These activities may temporarily disrupt and delay traffic and will occur over time, not all at once. These activities will help confirm what pipes to repair or replace, what construction methods to use for each pipe, and how to avoid conflicts with other underground utilities during construction, including water, gas, and telecommunications lines.

Construction Methods

This project will use several construction methods to repair or replace public sewer pipes. Most of the methods will be trenchless, although some of those methods will require digging access pits to install pipes. Trenchless methods avoid having to dig deep and long trenches in downtown streets to replace whole pipes. The multiple underground utilities in the downtown area make major open trench excavation almost impossible.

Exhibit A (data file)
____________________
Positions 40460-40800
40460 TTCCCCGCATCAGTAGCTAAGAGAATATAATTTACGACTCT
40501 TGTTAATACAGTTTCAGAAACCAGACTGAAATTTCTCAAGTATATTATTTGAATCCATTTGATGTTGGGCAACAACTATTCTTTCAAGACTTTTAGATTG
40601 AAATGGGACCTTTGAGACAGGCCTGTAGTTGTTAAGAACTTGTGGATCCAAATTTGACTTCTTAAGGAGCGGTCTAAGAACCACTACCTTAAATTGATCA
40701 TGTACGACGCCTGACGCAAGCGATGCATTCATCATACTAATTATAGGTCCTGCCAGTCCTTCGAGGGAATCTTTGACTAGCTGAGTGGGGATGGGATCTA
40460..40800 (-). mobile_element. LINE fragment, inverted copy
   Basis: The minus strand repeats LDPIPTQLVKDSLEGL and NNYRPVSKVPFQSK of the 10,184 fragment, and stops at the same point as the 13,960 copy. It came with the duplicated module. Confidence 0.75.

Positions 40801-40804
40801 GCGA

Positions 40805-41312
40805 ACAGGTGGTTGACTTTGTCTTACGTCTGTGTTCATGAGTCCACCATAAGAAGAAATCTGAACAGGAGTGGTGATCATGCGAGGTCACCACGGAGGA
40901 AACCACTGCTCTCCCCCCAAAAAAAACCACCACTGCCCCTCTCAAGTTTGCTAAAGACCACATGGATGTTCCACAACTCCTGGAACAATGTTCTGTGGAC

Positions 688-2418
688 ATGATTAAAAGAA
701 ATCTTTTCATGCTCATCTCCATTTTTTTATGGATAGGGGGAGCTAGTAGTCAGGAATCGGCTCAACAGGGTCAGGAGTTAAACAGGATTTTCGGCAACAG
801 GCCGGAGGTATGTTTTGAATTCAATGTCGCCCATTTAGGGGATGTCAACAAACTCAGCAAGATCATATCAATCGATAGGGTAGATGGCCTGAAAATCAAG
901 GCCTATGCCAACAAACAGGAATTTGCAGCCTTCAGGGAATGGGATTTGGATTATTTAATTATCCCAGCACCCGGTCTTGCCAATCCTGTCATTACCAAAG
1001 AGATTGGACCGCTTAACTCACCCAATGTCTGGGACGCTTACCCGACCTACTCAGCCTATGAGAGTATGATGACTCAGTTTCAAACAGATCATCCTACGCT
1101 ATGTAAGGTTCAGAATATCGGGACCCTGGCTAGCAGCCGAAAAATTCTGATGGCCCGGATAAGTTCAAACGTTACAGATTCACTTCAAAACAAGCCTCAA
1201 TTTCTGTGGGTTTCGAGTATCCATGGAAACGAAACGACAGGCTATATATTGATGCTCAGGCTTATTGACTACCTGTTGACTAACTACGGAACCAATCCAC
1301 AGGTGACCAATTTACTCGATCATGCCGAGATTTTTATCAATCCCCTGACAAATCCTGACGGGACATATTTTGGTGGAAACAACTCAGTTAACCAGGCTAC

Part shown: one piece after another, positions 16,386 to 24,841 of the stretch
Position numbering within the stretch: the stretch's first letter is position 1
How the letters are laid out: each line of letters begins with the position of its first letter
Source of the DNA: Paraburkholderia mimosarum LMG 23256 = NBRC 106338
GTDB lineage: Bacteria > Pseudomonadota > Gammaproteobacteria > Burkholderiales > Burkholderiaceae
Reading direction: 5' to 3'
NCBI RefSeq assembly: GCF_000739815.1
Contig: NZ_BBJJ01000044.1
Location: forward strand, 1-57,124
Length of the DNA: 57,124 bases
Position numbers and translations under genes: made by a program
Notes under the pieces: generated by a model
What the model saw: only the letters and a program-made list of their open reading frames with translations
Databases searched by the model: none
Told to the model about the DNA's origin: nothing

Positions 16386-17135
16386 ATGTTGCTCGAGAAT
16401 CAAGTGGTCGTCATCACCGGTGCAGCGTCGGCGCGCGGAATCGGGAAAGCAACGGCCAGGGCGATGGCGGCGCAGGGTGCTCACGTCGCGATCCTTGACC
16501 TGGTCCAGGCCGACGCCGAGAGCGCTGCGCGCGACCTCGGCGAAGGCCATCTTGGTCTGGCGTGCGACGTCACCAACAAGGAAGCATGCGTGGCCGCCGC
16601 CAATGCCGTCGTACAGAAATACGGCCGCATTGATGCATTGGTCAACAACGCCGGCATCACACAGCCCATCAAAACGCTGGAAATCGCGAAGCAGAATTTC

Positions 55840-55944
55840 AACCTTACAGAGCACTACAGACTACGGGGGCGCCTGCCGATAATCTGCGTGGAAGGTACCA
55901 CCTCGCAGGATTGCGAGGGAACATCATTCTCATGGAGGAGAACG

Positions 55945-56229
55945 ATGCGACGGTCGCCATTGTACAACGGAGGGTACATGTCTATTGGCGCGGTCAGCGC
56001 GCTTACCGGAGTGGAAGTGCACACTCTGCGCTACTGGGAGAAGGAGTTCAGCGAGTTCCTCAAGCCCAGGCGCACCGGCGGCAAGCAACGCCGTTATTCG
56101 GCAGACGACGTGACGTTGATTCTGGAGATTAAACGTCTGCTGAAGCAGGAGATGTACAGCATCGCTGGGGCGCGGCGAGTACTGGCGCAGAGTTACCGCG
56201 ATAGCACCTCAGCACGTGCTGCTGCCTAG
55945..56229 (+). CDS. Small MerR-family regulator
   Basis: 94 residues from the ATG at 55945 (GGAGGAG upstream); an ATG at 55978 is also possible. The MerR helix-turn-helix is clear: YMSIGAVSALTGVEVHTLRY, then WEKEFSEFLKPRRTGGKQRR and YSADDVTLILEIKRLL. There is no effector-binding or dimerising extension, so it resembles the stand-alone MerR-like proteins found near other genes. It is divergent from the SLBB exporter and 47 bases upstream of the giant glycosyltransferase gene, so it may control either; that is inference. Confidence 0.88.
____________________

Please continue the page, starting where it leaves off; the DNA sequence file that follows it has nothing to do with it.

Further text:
The project is currently designed to use the following construction methods:

  • Cured-in-Place-Pipe Lining (CIPP) to install liners that seal cracks, help prevent root intrusion, and restore the pipes to near-new condition.
  • Pipe Bursting and Pipe Reaming to replace and upsize public sewer pipes in SW Main Street and in SW 11th Avenue.
  • Horizontal Directional Drilling to construct sewer extensions and service laterals.
  • Open Trench Excavation to dig small trenches to replace short sections of broken pipe before repairing the entire mainline sewer pipe, and to construct sewer service laterals and access pits.
  • Vactor Excavation to install sewer cleanouts so that crews can access sewer connections to downtown buildings and maintain sewer service during repairs.

What to Expect

Environmental Services wants you to know what to expect during design and during construction so you can plan ahead and be prepared. Sewer construction is disruptive to those who live and work in a project area. The city's contractors take care to keep noise, dust, vibration, odor, traffic delays, and other potential construction nuisances to a minimum. They also set up safe work zones to protect crews and the public from the hazards associated with construction.